Interview with Olly Dixon — founder of Margaret London (and co-founder of The Gun pub and The Gun FC)
On a quintessential winter’s day, we stepped from a sodden London pavement out of the gloom and into the warm embrace that is The Gun pub on Well Street in Hackney, E9.
We were there to meet Olly Dixon, who’s both one of the owners here and also co-founder of communications agency, Margaret. Over a quiet pint in the Gun Powder Room, we spoke with him about the pub, his love of Spurs and of course, the infamous Gun FC.
Corinthian: So, first off Olly, how would you explain your various roles?
Olly Dixon: Well I’m the creative director and co-founder of an agency called Margaret. We connect brands with early adopters and opinion formers through campaigns, branding, content and general good ideas…
And I also own this pub of course, called The Gun.
C: Does everyone here support a team? Must be a bit of banter around the place after the weekends…
OD: There isn’t a huge amount of football banter in the office to be honest. One of our designers, Adam, is an Arsenal fan and I’m Spurs so at the moment it’s a good time to talk to him…but this could change of course. My partner here at the The Gun, Nick supports Liverpool, so things might become a little tense towards the end of the season but for now I’m winning any banter battles.
C: And so how did The Gun FC come about?
OD: A couple of years ago me and a couple of friends bought this pub. We wanted to create a proper local with great independent beers. We have interesting people playing records, classic cocktails and I think the best atmosphere in London, its full of like minded happy souls and a Friday evening beer can easily turn into a 1am party.
The designers we worked with on the branding were keen to set up a football team and we loved the idea of having a pub team. I was also keen to pull on the boots again…I realised fairly early on that I was too old and unfit though. I played a handful of games about 3 seasons ago and since I stopped playing the team has thrived and is now top of the league. So my playing days are definitely gone, but The Gun FC is smashing it.
C: What position were you?
OD: Very much a Paulo Maldini type role. Visionary, hardworking, creative and fair…in my mind, in reality…lazy, unfit and frustrated.
C: Did you always play as a child?
OD: I joined a local team when I was 8, I was terrible. Always scored own goals and generally didn’t have a clue what was going on. But I really loved it, so worked hard and played every spare minute I had. I got hold of a Pele training video on VHS that I found at a car boot sale which I used to watch all the time. How to curl a ball, how to tackle…it had everything. I went from worst player, to winning trophies every season for most improved player, managers player and players player. I was fairly decent and played for a South of England league 11 and was offered trials at Southampton…but we were going on holiday and my mum was more interested in taking me to churches in France than football…I really don’t think I would have made it though, so I’ve forgiven her.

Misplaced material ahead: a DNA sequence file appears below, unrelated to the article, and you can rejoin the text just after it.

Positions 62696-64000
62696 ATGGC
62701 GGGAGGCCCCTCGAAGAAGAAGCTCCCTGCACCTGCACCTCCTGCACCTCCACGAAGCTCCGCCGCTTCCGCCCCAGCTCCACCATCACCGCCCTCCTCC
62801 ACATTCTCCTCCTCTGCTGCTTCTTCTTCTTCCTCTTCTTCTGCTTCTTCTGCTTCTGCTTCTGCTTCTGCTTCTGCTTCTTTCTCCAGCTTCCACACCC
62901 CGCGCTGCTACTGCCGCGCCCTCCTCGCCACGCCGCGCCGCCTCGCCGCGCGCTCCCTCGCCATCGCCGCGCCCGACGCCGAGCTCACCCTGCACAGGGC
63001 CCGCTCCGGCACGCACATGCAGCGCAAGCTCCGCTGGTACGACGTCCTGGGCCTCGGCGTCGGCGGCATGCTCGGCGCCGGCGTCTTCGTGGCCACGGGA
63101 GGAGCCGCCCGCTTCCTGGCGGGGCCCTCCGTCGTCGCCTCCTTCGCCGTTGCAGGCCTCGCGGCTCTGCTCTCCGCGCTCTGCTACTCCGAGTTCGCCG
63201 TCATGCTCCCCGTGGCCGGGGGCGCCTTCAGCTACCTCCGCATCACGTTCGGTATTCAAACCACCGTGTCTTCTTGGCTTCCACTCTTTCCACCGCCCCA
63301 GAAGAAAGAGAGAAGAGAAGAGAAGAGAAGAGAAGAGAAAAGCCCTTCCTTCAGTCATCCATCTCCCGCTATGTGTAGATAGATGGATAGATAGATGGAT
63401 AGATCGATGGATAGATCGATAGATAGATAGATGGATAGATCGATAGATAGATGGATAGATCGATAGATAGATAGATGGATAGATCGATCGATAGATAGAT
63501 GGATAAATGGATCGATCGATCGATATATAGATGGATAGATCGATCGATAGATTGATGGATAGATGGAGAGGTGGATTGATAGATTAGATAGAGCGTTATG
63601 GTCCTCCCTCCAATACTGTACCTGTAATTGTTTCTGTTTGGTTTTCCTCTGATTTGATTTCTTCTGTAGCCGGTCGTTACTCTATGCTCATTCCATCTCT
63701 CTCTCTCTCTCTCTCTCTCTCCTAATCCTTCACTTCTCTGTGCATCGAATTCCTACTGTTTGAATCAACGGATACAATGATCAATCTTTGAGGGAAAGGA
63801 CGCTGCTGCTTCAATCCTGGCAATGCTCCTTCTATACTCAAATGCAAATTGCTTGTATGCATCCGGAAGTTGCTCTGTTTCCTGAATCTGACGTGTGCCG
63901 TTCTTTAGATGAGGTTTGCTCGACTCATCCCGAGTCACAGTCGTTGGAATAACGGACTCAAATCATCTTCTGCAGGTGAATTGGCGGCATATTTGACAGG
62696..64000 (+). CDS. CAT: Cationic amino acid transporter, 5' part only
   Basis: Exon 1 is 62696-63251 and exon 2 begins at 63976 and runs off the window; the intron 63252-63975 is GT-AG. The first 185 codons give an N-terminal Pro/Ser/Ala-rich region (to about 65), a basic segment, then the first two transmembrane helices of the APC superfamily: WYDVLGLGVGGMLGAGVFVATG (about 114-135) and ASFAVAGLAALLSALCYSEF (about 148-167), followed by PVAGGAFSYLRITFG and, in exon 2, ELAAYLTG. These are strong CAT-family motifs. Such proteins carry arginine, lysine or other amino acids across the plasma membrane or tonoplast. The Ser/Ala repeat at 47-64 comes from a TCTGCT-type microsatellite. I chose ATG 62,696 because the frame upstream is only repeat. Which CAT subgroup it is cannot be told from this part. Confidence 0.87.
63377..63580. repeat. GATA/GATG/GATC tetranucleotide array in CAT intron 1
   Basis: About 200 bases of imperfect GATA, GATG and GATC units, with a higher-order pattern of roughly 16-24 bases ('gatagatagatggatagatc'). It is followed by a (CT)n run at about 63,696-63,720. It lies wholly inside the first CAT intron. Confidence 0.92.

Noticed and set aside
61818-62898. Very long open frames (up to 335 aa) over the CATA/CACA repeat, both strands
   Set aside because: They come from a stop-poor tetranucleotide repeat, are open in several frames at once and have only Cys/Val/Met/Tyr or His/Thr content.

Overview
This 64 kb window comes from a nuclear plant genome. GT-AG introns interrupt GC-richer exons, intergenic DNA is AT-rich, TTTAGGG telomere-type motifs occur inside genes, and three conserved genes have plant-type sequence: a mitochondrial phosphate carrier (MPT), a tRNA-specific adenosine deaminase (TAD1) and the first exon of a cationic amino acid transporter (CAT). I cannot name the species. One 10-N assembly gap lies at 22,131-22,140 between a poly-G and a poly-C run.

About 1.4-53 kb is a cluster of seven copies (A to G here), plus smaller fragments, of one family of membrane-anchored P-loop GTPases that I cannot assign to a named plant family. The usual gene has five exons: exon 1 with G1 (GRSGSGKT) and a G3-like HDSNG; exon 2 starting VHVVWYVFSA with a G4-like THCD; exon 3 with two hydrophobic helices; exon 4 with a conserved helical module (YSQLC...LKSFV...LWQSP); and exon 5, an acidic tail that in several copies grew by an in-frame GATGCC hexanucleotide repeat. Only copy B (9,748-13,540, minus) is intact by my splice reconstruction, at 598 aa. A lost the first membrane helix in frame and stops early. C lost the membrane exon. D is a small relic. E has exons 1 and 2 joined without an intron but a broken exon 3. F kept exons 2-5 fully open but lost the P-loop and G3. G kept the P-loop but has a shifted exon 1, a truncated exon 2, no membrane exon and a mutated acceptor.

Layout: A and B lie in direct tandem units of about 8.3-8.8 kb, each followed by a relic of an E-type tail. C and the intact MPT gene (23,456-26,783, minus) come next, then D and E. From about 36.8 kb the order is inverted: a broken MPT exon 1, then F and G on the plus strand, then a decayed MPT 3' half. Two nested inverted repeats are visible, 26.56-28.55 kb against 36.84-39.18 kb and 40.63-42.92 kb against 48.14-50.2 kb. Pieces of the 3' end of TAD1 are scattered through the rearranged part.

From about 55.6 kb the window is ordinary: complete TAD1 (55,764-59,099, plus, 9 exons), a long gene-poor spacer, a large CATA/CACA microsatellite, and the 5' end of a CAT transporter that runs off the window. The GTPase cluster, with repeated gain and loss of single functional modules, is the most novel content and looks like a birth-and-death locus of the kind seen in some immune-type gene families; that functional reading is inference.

By the time I was 15 I had discovered music and girls and I stopped playing.
C: And at the pub, you have certain principles about watching football at the Gun don’t you?
OD: When we opened it was the Euros and we were trying to decide if we should show the football or not. It can be a bit of a statement when you first launch to say we are a football pub. I’m not a fan of shouting at the TV, it creates a negative atmosphere. So we basically outlined some rules…no negativity, no aggressive shouting, no England bashing for sustained periods. I’m always amazed by how much football fans hate and moan about the team they support. Teams win and lose, it’s the way it works. Football is a beautiful game, its great to watch, it should be celebrated. So we had some amazing nights with a really mixed international crowd discussing football, laughing and smiling at the beautiful game. Shirts were swapped and friendships were forged that remain to this day. We have become known as one of the only pubs in London where you can get a really decent pint of beer and watch the football with true fans of the beautiful game.
C: Obviously we at Corinthian like to see football played in line with the Corinthian Spirit… is that sense of fair play something you believe in?
OD: Absolutely. In the few games I did play for The Gun on Hackney Marshes there was a bit too much agro with certain teams. Win at all costs type attitude. I definitely don’t buy into that, being competitive is important, but it is a game and should be played by gentleman…or gentlewomen. Its an art form. I am far more likely to watch Zidane a 21st Century Portrait than I am Football Factory.
C: What other sports do you play?
OD: I’m getting into free diving after an amazing holiday in the Solomon Islands. Not sure if that’s a sport. I’ve ran a marathon, but never again, very painful.
C: We believe the Corinthian Spirit doesn’t just apply to the football pitch, would you agree?
OD: I take my Paulo Maldini characteristic into the office. I want to enjoy life and enjoy working with the people around me, Margaret is (I hope) a very positive and creative place to work.
C: So do you find that the notion of fair play seeps into all aspects of life then? Not just in sports?
OD: Well if only it did a little more. The world feels particularly lopsided at the moment. We could all learn a thing or two from the Corinthian Spirit.
C: So when you have a game of football now, where can you usually be found?
OD: I played recently for Resident Advisor‘s 5 a-side team, that was fun and we won the indie music cup. 5 a-side is definitely easier than 11 a-side, but to be honest they have some very good young players who carried me through. I think I’m better suited to sitting in The Gun waiting for the team to come back after a match. I’m good at congratulating!